An instantly recognisable and much-loved beetle, yet many people wouldn’t recognise the other stages of a ladybird’s lifecycle. We are very familiar with frogspawn and tadpoles, or birds and their eggs, but the early stages of a ladybird’s life are much less known – their distinctive larvae and pupae are often overlooked. However, on plants and trees in our schools, streets, gardens and parks, the ladybird lifecycle is probably one of the most accessible complete life stories to observe and enjoy.
Ladybirds mate in spring and then the female lays eggs on leaves or tree bark. The eggs will hatch after 3-5 days.
After hatching the dark-grey 7-spot ladybird larva grows quickly for 3-4 weeks – shedding its outer skin regularly. It then attaches itself to a leaf and become a pupa. Inside the pupa the ladybird changes from larva to adult. This change is called metamorphosis. Look carefully at plant or tree leaves during late spring or summer and you could discover the almost lizard-looking larva or more ladybird-like pupa.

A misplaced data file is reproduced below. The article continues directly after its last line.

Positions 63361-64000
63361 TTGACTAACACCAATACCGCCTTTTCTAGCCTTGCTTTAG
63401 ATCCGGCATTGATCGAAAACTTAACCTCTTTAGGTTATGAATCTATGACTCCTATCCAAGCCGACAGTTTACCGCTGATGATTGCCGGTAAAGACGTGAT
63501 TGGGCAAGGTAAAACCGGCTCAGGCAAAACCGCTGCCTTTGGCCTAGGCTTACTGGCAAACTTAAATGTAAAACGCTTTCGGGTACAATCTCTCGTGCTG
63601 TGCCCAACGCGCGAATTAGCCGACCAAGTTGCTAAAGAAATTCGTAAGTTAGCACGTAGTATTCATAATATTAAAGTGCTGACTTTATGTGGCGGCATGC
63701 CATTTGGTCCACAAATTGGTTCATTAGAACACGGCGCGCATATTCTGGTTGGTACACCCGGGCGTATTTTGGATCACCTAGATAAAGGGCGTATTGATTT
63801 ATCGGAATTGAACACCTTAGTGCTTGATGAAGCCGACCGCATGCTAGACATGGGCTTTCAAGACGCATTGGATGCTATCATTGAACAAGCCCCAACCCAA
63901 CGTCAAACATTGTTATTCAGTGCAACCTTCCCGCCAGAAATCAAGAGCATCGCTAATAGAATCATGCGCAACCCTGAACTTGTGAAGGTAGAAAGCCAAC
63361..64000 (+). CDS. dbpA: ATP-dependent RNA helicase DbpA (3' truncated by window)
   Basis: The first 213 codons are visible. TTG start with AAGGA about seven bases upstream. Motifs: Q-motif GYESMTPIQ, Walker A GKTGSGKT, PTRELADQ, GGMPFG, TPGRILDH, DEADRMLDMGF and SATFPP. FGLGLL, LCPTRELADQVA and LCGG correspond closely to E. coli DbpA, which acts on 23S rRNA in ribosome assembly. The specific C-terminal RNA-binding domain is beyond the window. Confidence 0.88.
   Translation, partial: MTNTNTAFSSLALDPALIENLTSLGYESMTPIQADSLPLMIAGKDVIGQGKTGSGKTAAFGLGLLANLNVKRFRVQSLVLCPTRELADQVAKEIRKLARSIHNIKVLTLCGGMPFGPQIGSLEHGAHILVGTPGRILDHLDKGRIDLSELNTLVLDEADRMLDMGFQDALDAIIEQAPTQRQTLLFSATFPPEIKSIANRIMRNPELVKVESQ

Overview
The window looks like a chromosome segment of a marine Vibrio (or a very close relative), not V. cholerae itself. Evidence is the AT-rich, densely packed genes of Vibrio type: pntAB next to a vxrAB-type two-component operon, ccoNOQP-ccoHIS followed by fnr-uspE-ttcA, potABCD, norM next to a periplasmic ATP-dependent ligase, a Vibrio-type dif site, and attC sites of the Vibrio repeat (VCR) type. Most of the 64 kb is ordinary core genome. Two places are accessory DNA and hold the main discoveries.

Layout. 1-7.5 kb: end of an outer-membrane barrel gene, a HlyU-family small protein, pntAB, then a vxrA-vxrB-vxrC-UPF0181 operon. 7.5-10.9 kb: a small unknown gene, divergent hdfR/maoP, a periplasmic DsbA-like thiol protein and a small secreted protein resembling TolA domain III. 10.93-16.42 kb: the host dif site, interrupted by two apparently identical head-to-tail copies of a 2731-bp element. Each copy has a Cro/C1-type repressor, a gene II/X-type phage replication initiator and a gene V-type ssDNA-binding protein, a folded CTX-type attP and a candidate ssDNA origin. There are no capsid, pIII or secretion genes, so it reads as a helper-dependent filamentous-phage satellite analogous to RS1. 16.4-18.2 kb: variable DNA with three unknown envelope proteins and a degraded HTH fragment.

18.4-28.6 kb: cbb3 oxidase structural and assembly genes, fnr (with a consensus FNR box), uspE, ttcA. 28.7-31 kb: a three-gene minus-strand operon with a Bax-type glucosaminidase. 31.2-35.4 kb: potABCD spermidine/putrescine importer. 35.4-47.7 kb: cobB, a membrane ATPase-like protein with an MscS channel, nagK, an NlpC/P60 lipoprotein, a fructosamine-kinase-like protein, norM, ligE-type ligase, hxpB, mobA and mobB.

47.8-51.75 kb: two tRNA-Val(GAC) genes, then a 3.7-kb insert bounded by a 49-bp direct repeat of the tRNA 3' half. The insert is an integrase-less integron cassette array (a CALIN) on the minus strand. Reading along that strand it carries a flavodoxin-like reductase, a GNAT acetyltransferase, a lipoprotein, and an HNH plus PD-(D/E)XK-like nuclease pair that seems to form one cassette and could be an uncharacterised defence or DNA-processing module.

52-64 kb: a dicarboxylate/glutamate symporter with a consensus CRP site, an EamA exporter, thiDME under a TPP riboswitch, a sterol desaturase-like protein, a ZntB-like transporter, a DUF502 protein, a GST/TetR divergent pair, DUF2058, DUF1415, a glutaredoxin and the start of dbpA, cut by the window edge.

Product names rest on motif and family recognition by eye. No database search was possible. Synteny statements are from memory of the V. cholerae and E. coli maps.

All photos are 7-spot ladybirds, except the egg-laying image which is a harlequin ladybird.